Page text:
Do's & Don'ts of Good Survey Question Design

Do’s and Don’ts of
Good Survey Question Design
In a world where there are surveys everywhere it's easy to think writing a survey would be a cinch, but writing a good
survey question can be daunting. A good survey question is one that your respondents understand and are able to
answer accurately. Here are the rules of good survey question design.
1. Don't ask double barreled questions
Do you like rap or country music?
a. Yes
b. No
Explanation: A question is double barreled if it asks two questions at the same time. What if a respondent likes country,
but not rap? What if you later want to compare rap fans with country fans? You can’t do this if you ask more than one
question at a time. The solution here is to split up the double barreled question into two separate questions.
2. Don't use unclear scales
How often do you act a fool?
a. Frequently
c. A lot
d. Sometimes
e. Occasionally
f. Never
Explanation: A scale is a list of response options that have a meaningful order. So if you ask someone to rate their
happiness from 1 to 10 you are using a scale. The scale above is unclear because what is the difference between
“frequently” and “a lot”? Or for that matter, what’s the difference between “sometimes” and “occasionally”? If you ask 10
people you might get 10 different answers. A good survey question asks questions that anyone can understand the same
way. Instead of the scale used above we could use, “always, sometimes, or never” and we would do away with all the
3. Don’t use scales that overlap
How many times a week do you call your mother?
a. 1-2 times a week
b. 2-3 times a week
c. 3 or more times a week
Explanation: What would a respondent answer if they call there mom exactly 2 times a week? If your scales overlap you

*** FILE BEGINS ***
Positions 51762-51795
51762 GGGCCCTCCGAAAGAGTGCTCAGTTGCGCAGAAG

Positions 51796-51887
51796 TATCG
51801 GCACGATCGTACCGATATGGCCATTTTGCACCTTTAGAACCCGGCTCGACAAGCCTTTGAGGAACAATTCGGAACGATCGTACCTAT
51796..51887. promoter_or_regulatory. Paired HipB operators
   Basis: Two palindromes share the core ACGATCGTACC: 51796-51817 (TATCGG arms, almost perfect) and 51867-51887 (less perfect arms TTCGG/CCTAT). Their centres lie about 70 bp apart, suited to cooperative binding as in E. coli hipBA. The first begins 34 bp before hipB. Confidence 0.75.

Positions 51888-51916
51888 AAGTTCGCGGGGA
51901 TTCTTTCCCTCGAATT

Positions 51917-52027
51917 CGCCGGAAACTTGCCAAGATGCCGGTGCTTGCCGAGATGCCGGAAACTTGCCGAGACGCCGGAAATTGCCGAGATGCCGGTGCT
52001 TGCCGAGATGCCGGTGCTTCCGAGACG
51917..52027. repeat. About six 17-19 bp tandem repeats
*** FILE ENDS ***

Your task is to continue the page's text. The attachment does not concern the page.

will baffle your respondents and collect bad data.
4. Don’t ask questions that can’t be answered
What was the exact date of your first kiss?
Explanation: If you ask questions that are too specific or too obscure your respondents will have no way of answering it
accurately. If you want to know when someone had their first kiss or something equally memorable, ask them what year it
happened. You could also ask what year in school were you when you were first kissed. This is something that many
people could answer accurately.
5. Don’t ask leading questions
How much do you like Justin Bieber?
a. I love him
b. Words can not describe how much
c. I would give my first born to touch him
d. I tattooed his face on my body
Explanation: Good survey questions use language that is as unbiased as possible. Asking “how much do you like...”
starts with the assumption that you, at the very least, like it a little bit. A much better question would ask a respondent to
rate the opinion of Justin Bieber on a scale of 1 to 10 where 10 equals “you like him as much as possible” and 1 equals
“you don’t like him at all”
1. Do use simple clear language
In general you should write questions that an 8th grader could understand. Avoid buzz words, jargon, and words
that are not commonly used when writing survey questions. If you have to use potentially confusing words follow
it up with an explanation, “and by cohabiting I mean you have lived with another non-relative adult in a romantic
2. Do think about social desirability
If you ask the question, “Do you use heroin?” on a survey you’ll find that almost everyone says no. If you ask,
“Are you a good parent?” everyone says that they are. However, we know that some people bang heroin and
some people are crummy parents. What’s going on here is what social scientists call social desirability. Survey
respondents are far more likely to lie if the question asked has an answer that is widely thought of as good or
desirable. So if you want to ask controversial questions you need to keep this in mind. Lastly, if you have to ask
a controversial question ask it as close to the end of the survey as possible. That way if your respondent decides
to stop taking the survey when they read the controversial question you will have as much data collected as
3. Do allow respondents to not answer
You have to allow your respondent to either opt out of answering a question or to say “Don’t Know”. For multiple
choice questions all you need to do is include a response option called “Don’t Know” as well as one that says
“Refuse” or “Would rather not answer”.